Every time they've tried it... (5.00 / 5) (#60)
    by dianem on Wed Aug 13, 2008 at 12:20:29 PM EST
    The right has fought back immediately. They are pro's at this tactic, and McCain has been the victim of pretty much every attack possible on his long and highly challenged trip toward the nomination. He has chinks in his armour, but they are not secrets. He knows what they are, and he can pretty easily plan a strategy to respond to the kinds of attacks that have come so far.

    For example, he knew that his age would be a factor, so he took a trip a few years ago, hiking with his sons across the Grand Canyon, rim to rim. That's seriously impressive for a person of any age, and really challenges the "McCain is not physically fit enough to be President". He challenges the "McCain is not mentally fit" accusations by holding lots of town halls where people ask him questions and he answers them with plentiful facts. Even if he gets a few facts wrong, people see that he is "a man of substance and learning" who is still sharp. His temper is legendary, but has been controlled.  He's doing very well, actually.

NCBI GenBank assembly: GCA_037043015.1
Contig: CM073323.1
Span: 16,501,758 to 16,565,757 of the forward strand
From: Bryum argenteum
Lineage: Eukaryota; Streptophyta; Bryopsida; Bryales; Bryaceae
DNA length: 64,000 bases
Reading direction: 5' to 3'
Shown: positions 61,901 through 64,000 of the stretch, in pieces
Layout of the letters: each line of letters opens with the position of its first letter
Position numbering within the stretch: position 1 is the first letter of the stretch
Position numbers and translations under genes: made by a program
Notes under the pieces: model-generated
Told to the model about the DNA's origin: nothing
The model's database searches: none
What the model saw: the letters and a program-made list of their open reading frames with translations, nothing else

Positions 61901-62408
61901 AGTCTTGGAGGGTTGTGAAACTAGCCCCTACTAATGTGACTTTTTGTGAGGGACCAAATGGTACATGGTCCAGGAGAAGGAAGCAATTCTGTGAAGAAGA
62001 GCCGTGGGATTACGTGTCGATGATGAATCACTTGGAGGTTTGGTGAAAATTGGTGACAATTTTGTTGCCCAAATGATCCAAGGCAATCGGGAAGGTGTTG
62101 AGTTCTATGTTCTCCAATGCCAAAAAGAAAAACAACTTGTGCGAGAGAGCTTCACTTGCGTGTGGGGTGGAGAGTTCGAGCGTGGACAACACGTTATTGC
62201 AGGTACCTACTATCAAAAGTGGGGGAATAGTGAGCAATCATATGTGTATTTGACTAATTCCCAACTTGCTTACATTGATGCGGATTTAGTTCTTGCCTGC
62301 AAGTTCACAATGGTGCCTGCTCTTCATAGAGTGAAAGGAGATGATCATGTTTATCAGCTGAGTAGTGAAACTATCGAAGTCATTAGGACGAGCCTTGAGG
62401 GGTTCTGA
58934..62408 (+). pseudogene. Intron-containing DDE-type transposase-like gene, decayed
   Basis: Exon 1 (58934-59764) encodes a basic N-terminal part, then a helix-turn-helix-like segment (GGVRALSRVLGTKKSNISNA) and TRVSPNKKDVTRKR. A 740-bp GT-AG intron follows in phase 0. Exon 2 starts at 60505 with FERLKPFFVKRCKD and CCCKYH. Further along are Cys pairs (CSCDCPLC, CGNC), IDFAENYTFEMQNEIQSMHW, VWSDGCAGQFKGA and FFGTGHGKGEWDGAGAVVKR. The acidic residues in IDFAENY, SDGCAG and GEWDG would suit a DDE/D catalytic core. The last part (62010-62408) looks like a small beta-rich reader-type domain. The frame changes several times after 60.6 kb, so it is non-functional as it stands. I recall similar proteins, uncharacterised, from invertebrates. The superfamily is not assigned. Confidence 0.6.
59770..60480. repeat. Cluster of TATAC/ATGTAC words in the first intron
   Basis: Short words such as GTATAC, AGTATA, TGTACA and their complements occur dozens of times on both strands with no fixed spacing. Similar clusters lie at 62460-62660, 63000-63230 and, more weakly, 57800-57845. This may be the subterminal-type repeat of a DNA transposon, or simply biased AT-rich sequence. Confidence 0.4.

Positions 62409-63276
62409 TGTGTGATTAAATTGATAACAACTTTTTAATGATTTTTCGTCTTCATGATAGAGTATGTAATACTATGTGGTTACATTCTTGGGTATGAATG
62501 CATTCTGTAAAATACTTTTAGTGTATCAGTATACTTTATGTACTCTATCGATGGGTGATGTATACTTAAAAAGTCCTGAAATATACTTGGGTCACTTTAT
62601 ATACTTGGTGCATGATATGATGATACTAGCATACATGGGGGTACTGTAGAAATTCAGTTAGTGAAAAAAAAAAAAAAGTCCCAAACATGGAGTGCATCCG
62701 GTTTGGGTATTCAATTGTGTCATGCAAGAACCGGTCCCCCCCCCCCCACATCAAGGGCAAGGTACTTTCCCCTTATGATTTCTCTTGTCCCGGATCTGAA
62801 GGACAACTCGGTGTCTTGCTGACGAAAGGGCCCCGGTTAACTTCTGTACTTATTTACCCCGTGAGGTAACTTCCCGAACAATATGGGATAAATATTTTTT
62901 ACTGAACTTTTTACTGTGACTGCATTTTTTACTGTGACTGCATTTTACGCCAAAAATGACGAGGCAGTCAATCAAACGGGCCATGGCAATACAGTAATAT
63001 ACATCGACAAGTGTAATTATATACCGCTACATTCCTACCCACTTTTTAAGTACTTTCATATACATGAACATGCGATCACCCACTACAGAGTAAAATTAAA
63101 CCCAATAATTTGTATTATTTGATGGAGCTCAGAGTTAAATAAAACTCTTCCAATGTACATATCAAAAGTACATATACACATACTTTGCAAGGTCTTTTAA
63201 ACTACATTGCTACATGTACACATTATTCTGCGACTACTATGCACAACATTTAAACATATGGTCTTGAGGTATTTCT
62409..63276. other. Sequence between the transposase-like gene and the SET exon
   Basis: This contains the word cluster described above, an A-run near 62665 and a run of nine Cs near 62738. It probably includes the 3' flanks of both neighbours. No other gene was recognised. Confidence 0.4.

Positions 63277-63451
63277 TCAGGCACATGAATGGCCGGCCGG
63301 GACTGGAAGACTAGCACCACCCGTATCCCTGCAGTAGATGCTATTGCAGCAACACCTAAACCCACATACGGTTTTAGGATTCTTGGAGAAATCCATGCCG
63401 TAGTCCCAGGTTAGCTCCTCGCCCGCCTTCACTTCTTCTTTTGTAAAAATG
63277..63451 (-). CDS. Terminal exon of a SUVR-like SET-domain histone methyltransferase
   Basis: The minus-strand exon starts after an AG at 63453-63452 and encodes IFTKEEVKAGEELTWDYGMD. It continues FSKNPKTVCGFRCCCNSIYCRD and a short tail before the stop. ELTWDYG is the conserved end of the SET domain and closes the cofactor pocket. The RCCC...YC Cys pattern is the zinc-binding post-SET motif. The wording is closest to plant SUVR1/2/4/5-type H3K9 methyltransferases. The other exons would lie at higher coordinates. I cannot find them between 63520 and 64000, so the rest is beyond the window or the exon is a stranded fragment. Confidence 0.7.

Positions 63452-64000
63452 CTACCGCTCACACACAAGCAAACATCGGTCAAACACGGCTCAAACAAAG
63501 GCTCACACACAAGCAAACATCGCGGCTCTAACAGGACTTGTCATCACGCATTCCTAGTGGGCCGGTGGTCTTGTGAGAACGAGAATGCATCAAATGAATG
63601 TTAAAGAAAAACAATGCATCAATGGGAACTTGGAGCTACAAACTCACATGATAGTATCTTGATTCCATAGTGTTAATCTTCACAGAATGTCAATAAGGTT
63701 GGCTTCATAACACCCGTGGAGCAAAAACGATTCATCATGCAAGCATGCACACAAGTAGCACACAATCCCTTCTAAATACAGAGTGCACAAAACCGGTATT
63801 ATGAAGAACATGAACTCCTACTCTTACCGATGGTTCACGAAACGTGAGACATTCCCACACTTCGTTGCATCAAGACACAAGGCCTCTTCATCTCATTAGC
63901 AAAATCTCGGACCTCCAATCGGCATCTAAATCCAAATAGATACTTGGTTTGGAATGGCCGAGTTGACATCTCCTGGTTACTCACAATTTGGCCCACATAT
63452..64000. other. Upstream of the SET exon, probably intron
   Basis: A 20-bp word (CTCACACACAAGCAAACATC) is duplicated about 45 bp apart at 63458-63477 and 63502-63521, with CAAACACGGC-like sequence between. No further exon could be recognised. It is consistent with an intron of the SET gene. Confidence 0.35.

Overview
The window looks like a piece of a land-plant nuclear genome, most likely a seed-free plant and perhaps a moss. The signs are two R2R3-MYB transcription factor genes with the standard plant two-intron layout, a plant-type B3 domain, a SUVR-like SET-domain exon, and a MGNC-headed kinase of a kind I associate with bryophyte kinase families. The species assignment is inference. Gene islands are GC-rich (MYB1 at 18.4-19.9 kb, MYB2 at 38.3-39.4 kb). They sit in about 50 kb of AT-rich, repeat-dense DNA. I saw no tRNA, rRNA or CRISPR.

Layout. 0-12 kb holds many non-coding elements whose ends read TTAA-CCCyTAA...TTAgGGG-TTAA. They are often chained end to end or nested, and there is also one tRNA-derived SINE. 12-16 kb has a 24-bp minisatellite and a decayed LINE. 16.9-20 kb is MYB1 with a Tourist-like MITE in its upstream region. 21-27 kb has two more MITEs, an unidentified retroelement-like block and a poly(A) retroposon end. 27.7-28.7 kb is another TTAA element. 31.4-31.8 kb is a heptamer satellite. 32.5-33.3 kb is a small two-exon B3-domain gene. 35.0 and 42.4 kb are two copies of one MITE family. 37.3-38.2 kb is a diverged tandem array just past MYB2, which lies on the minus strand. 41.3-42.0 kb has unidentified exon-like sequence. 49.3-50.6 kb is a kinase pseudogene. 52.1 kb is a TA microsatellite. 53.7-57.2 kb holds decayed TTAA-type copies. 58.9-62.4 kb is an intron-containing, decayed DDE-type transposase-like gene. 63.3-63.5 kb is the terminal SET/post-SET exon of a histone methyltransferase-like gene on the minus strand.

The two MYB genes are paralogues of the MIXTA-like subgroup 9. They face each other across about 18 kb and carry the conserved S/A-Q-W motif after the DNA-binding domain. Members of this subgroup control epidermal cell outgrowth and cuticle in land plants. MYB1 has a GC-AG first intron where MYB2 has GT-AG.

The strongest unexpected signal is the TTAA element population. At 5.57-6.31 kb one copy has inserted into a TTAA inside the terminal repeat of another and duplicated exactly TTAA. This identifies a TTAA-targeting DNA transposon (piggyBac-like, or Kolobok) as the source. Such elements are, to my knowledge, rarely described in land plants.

The big test will be the debates. If Obama can match McCain's knowledge at the debates, or, better, if he can make McCain look out of control or confused, then he will win the election. If McCain nails the debates and Obama performs the way he did in the primary debates, then McCain will have a significant leg up and might even win. Obama has to show that he is knowledgeable enough to be President, in spite of his inexperience.